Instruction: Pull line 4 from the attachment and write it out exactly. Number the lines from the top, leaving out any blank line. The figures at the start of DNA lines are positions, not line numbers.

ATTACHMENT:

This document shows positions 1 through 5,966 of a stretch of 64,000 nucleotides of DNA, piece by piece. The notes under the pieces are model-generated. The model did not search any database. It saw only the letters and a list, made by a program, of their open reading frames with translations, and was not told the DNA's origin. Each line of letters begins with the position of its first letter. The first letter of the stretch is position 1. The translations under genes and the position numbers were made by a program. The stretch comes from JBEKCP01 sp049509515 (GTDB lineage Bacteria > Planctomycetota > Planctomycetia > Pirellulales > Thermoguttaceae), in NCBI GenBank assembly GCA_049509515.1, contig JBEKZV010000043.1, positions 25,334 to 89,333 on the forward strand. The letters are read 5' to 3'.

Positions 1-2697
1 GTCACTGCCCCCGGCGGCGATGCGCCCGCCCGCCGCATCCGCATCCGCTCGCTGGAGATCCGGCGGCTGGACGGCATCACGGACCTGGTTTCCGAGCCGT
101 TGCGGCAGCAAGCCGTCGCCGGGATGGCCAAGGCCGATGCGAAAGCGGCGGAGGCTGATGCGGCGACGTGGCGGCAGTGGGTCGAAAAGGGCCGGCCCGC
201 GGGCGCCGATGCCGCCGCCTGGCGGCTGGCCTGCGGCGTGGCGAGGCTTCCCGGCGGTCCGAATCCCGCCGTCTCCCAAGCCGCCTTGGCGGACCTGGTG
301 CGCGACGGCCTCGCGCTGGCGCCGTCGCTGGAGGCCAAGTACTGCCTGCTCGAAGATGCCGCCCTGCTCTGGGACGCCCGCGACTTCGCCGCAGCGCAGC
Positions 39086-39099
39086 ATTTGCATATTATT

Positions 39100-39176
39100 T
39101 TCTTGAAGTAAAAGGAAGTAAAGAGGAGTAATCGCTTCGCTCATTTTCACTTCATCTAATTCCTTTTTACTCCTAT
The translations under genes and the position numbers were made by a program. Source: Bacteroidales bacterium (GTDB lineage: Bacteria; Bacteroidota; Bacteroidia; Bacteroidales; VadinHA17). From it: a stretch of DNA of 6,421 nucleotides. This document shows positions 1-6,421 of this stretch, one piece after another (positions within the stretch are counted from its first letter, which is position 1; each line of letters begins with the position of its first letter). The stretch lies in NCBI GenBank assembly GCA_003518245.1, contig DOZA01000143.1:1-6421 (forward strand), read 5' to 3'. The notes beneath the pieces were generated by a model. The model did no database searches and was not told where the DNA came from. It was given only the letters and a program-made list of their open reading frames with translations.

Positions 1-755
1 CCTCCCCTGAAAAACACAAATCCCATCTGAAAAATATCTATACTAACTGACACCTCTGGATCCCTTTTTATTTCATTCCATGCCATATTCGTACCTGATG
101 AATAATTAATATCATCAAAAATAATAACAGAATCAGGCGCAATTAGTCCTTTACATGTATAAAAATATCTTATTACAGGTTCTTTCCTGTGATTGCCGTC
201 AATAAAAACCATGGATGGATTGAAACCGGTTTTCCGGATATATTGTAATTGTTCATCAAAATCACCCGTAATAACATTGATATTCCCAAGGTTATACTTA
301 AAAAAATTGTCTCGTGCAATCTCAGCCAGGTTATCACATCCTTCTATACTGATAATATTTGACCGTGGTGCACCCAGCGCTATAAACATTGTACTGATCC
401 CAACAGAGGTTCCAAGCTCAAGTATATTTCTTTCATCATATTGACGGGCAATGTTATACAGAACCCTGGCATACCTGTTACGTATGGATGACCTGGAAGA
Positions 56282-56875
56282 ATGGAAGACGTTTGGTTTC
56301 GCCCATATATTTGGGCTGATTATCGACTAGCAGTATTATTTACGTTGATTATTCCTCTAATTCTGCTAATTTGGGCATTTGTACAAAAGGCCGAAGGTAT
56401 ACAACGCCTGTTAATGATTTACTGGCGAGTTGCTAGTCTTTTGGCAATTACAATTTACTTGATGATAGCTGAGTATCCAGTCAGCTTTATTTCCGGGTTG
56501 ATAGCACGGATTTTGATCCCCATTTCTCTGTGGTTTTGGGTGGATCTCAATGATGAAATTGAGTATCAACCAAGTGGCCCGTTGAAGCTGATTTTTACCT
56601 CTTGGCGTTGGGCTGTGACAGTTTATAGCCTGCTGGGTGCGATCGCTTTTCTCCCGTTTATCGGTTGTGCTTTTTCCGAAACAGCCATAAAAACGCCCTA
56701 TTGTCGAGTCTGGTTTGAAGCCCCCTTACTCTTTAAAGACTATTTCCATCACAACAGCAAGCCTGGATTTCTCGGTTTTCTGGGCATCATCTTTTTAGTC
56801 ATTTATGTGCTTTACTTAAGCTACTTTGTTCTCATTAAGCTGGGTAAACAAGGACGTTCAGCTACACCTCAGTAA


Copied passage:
101 TGCGGCAGCAAGCCGTCGCCGGGATGGCCAAGGCCGATGCGAAAGCGGCGGAGGCTGATGCGGCGACGTGGCGGCAGTGGGTCGAAAAGGGCCGGCCCGC